Critically for Melbourne Anglican evangelicalism, there has never been a period in its history when it has been without healthy evangelical parishes. Here is a rough unbroken continuity of such parishes from 1847 to the present day: St James’ Melbourne, St Stephen’s Richmond, St Mary’s Caulfield, St Matthew’s Prahran, St Columb’s Hawthorn, St John’s Toorak, St Hilary’s Kew, St Jude’s Carlton—they’ve each been known, in their turn, as the flagship evangelical parish of Melbourne.
Incidentally, parishes of course also affected the character of the Church Assembly or Diocesan Synod, which is made up of parish representatives—clerical and lay. Hence the character of the parishes has a determinative effect on the outcome of elections and selections, most critically in the matter of appointments of successive Bishops and Archbishops of Melbourne.
From parishes, the keenest evangelicals turned to evangelical societies as an outlet for leadership energy. Parishes were too often bogged down with the mechanics of turning out another Sunday service, or developing local programmes to meet local needs. They were relatively less creative in their modes of ministry to younger people. It was left to societies like the interdenominational Children’s Special Service Mission (today, Scripture Union Family Missions) to evangelise and to cater to the spiritual needs of children. The Church Missionary Society’s League of Youth performed a similar and extremely powerful function for young adults.
Such societies rapidly developed into the main context in which new and youthful leadership was trained and raised up for evangelistically-focussed ministry. Participation in ministry from an early age, in a lay capacity, and with encouraging results from evangelism, proved to be a significant formative experience. Evangelicals’ enthusiasm and commitment to evangelism and world mission was awakened through the spirituality emphasised in the societies. Societies also provided vital leadership experience—unfettered by diocesan controls or interference. This sort of practical hands-on ministry experience led to some considering ordained or missionary service. Such men and women then went on to further training in a theological or missionary Bible college.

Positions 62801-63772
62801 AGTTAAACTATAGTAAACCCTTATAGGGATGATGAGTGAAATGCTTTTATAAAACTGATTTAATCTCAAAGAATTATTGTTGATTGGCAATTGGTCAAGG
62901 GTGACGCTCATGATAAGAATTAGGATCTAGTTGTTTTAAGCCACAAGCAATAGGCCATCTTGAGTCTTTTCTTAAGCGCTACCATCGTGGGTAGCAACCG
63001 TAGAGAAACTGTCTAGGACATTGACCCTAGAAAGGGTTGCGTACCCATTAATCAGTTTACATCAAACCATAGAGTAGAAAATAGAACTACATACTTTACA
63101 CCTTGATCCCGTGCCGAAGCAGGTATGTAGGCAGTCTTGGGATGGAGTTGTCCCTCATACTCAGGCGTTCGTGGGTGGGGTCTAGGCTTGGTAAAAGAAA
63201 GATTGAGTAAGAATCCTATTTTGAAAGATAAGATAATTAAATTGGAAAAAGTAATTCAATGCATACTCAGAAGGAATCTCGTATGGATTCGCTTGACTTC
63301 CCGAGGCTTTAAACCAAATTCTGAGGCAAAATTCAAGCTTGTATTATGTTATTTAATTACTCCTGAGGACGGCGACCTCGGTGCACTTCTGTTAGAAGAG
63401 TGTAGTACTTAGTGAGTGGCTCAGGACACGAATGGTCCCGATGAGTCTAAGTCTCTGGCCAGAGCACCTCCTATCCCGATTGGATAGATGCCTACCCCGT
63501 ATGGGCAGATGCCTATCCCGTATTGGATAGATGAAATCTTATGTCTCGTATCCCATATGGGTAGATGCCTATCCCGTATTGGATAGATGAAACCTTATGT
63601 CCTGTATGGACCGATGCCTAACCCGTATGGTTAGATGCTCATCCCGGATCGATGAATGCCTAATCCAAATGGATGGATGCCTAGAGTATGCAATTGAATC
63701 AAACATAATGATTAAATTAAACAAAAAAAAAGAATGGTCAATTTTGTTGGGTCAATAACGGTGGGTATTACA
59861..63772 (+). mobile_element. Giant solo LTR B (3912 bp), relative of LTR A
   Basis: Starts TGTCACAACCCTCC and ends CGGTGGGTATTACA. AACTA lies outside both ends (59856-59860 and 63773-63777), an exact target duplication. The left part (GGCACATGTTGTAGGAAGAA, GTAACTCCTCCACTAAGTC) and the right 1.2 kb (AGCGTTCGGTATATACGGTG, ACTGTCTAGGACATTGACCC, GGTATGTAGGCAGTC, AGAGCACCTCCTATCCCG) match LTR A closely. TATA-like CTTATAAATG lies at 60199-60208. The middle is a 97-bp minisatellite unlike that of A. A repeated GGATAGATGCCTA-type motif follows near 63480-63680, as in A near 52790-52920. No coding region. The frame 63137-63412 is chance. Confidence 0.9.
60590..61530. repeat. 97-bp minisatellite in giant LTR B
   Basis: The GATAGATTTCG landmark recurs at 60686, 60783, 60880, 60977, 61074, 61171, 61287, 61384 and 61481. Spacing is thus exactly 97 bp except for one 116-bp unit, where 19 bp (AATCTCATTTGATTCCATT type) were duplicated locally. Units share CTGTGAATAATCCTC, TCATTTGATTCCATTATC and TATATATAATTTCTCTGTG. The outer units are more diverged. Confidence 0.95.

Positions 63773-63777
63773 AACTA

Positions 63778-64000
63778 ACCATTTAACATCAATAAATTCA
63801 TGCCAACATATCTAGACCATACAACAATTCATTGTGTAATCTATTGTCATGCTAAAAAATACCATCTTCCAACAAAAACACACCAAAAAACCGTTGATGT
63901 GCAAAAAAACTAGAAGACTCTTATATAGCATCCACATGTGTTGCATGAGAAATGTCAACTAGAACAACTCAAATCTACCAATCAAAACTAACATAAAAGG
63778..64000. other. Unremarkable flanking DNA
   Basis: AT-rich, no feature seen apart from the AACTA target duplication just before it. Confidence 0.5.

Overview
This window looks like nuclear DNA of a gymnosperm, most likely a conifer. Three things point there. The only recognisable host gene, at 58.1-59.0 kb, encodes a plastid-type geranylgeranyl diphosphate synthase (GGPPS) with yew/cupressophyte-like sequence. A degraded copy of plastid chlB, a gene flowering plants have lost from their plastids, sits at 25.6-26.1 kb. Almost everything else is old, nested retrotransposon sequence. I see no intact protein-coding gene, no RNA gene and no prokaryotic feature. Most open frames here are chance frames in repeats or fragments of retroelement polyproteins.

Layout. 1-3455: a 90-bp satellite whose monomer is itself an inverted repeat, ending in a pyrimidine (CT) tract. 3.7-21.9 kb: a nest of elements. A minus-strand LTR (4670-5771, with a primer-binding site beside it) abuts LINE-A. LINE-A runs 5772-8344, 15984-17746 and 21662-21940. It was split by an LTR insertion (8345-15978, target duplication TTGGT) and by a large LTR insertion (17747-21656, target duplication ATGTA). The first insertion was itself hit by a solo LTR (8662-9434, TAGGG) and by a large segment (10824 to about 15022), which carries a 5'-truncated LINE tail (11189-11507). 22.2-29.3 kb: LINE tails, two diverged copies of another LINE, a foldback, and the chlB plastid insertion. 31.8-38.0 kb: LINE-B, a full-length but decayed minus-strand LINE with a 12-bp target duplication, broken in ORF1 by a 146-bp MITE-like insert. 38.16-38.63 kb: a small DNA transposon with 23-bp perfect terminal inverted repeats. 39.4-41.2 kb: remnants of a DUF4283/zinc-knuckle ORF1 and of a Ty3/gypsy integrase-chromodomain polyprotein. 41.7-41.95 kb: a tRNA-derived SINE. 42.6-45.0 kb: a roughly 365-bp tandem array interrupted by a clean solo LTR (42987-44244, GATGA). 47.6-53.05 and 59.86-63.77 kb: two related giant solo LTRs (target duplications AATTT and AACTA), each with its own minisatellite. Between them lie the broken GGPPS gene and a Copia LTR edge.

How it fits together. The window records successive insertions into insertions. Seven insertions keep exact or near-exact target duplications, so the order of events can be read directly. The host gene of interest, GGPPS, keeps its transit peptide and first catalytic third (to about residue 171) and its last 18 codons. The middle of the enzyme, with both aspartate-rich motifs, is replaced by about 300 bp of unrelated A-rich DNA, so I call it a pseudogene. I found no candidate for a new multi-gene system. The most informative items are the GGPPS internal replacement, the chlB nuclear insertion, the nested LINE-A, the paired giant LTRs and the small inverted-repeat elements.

Our third vital contributor, the theological college, acted as a kind of finishing school for evangelical talent, receiving as students those enthused for ministry or who felt powerfully led by God to offer for ordained or missionary service.
For most evangelicals, prior experience of ministry in the parish or society setting tended to have a more significant formative effect on their theological perspectives and ministry methods than their college experience. However the theological tone of the college has also had a powerful impact, especially on their intellectual formation. In my research period, the attitude of the college principal, due to the low numbers of full-time staff, has been overwhelmingly important. This was true of both Moore and Ridley.
The ethos of the college—its sense of priorities in ministry, focus on overseas missionary work, and attitude towards the diocese and ecclesial matters—have also been influential on students. The early record of Ridley College magazines and publications give a good indication of the value assigned within the culture of the college to particular forms of ministry. At Ridley, missionary work in rural and overseas settings was especially feted. Advancement through the ranks of clergy was also noted, whether alumni had been appointed archdeacons, canons or bishops locally or overseas. It was an evangelical college focussed on its role within the world-wide Anglican denomination. There was hardly any mention of interdenominational affairs.
From college, those entering ordained ministry have been dependent on the presence of a diocesan bishop willing to ordain and licence them to particular parishes or ministries—the fourth vital contributor. The bishop’s endorsement has also been crucial to advancement in the ranks of diocesan affairs; effectively promoting or stifling evangelicalism’s impact on the Diocese as a whole.
In periods when the diocesan bishop did not actively encourage evangelical ministry, opportunities for such ministry elsewhere—like with CMS in East Africa, or outside Anglican structures—were increasingly viable alternatives for younger evangelical leaders. The same influence extended to coadjutor or assistant bishops and archdeacons, but on a lesser scale. At various times, the power and influence of other personalities have overshadowed the diocesan bishop’s leadership, but the system of licensing clergy meant that the diocesan bishop wielded critical influence over the long term character of the parishes and hence the Diocese. A bishop’s active encouragement or discouragement of evangelical appointments altered the character of a vacant parish radically. This in turn altered the kind of culture and ministry offered by the parish to its locality. And so we return to thinking about healthy local parishes.